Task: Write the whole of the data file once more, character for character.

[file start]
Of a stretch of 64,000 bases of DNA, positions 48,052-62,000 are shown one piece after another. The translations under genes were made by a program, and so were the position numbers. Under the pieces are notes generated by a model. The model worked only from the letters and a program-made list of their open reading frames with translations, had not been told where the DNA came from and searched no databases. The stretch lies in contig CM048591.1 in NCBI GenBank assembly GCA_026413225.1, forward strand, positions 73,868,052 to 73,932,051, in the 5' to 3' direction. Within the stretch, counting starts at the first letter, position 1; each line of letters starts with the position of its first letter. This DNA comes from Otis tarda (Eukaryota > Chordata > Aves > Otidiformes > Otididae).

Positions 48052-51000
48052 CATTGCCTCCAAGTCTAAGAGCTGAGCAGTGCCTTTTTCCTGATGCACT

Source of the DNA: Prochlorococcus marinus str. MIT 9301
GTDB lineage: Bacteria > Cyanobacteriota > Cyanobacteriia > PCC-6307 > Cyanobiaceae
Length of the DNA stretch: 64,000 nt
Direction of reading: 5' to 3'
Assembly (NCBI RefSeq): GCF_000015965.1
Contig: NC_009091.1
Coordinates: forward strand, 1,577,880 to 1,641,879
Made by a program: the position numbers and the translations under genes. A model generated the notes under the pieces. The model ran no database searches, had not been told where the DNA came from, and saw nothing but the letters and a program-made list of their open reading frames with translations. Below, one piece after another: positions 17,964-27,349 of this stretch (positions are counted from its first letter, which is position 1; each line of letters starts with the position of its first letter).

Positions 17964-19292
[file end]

Of a stretch of 64,000 bases of DNA, positions 48,052-62,000 are shown one piece after another. The translations under genes were made by a program, and so were the position numbers. Under the pieces are notes generated by a model. The model worked only from the letters and a program-made list of their open reading frames with translations, had not been told where the DNA came from and searched no databases. The stretch lies in contig CM048591.1 in NCBI GenBank assembly GCA_026413225.1, forward strand, positions 73,868,052 to 73,932,051, in the 5' to 3' direction. Within the stretch, counting starts at the first letter, position 1; each line of letters starts with the position of its first letter. This DNA comes from Otis tarda (Eukaryota > Chordata > Aves > Otidiformes > Otididae).

Positions 48052-51000
48052 CATTGCCTCCAAGTCTAAGAGCTGAGCAGTGCCTTTTTCCTGATGCACT

Source of the DNA: Prochlorococcus marinus str. MIT 9301
GTDB lineage: Bacteria > Cyanobacteriota > Cyanobacteriia > PCC-6307 > Cyanobiaceae
Length of the DNA stretch: 64,000 nt
Direction of reading: 5' to 3'
Assembly (NCBI RefSeq): GCF_000015965.1
Contig: NC_009091.1
Coordinates: forward strand, 1,577,880 to 1,641,879
Made by a program: the position numbers and the translations under genes. A model generated the notes under the pieces. The model ran no database searches, had not been told where the DNA came from, and saw nothing but the letters and a program-made list of their open reading frames with translations. Below, one piece after another: positions 17,964-27,349 of this stretch (positions are counted from its first letter, which is position 1; each line of letters starts with the position of its first letter).

Positions 17964-19292